Traditional Paper Reimagined as an Informative Webpage Within the ePortfolio
Overview and Purpose of the Assignment--Prior to ePortfolio, students in my International Relations course wrote research papers on various contemporary global issues. After SLCC implemented ePortfolio, it seemed kind of lame to have students continue to upload these traditional papers so I transformed the assignment so that students made informative webpages within their ePortfolios. The details of a recent version of the assignment are available HERE.
The assignment asks students to divide the topic into manageable sections, with each section represented on a separate page of the website. The students enjoy creating an informative webpage instead of a traditional paper. They can much more readily employ multimedia in their work, and yet they still have to do the kind of research and writing I would normally expect in a formal paper.
The grading rubric--which I share with the students in the syllabus--encourages students to
use quantitative data in the informative website,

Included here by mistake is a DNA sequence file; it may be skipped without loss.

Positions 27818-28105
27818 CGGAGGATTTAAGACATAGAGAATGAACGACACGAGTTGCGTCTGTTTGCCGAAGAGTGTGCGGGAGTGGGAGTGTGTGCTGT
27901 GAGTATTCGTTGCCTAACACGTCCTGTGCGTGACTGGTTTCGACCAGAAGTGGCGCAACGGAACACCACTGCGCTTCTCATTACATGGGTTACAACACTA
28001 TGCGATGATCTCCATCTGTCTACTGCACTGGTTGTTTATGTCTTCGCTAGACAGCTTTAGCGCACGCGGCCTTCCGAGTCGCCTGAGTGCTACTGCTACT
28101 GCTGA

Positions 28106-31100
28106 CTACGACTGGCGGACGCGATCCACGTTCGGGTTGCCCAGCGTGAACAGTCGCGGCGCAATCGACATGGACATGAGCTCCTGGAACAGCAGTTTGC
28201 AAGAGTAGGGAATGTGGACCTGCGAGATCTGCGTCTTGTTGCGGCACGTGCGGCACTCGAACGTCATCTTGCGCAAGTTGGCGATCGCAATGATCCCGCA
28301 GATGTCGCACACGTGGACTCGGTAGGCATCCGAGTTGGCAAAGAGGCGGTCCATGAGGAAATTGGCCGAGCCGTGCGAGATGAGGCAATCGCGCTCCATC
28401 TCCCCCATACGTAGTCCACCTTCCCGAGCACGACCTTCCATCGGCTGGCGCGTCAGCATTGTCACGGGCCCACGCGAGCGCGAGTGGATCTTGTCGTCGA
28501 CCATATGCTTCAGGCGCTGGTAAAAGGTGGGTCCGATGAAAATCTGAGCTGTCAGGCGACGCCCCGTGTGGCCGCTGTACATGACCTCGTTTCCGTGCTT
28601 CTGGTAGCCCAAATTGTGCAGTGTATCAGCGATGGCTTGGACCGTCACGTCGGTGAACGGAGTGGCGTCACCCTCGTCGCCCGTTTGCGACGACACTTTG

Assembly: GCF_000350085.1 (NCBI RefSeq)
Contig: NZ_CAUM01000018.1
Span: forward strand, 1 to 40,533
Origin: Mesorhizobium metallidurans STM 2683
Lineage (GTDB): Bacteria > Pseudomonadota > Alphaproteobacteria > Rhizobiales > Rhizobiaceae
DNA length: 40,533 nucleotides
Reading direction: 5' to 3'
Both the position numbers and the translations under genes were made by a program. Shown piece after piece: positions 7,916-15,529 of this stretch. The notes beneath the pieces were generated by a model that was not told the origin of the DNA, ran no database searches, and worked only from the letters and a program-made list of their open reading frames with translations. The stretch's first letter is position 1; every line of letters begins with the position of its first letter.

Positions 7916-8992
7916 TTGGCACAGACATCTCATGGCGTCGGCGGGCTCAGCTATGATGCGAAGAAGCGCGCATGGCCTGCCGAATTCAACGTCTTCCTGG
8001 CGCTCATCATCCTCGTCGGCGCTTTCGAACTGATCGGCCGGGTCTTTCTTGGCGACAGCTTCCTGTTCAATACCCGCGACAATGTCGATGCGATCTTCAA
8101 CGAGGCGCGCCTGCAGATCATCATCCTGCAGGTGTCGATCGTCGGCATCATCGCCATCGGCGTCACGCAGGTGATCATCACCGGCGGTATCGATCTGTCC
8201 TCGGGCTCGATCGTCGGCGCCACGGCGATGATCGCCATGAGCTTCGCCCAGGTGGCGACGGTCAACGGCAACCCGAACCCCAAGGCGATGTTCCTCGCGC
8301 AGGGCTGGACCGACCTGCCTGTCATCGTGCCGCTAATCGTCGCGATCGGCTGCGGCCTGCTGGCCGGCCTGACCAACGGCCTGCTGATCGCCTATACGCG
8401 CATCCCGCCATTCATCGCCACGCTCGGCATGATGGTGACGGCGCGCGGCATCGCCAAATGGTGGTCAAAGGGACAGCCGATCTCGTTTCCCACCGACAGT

mix headings, text, images and quantitative data, and
develop the major political concepts, personalities, or events needed to give a complete treatment of the topic.
Thus the assignment is designed to develop more than written communication skills, but also quantitative literacy and content knowledge.
Reflection Prompts--I am currently not asking students to reflect specifically about this assignment. Instead, I have two reflection prompts that are about the course in general.
Choose from one of the following topics on which to reflect:
Connect what you learned in this class with what you learned in other courses you have taken at SLCC or before. Be specific, as generic platitudes are not going to convince your professor. The connections might be directly related to subject knowledge, or they might be more related to concepts and processes, or they might be otherwise unrelated issues or learning between which YOU found a connection.
Examine the General Education learning outcomes at the end of the syllabus. While no course is expected to help students achieve all of those outcomes, individual courses are supposed to provide students with opportunities to move toward achieving as many of those outcomes as make sense in a given course's context. Make specific references toward your work in this course and how it indicates you are making progress toward at least three important Gen Ed outcomes.
Student Work--Here are some examples of student work on this assignment.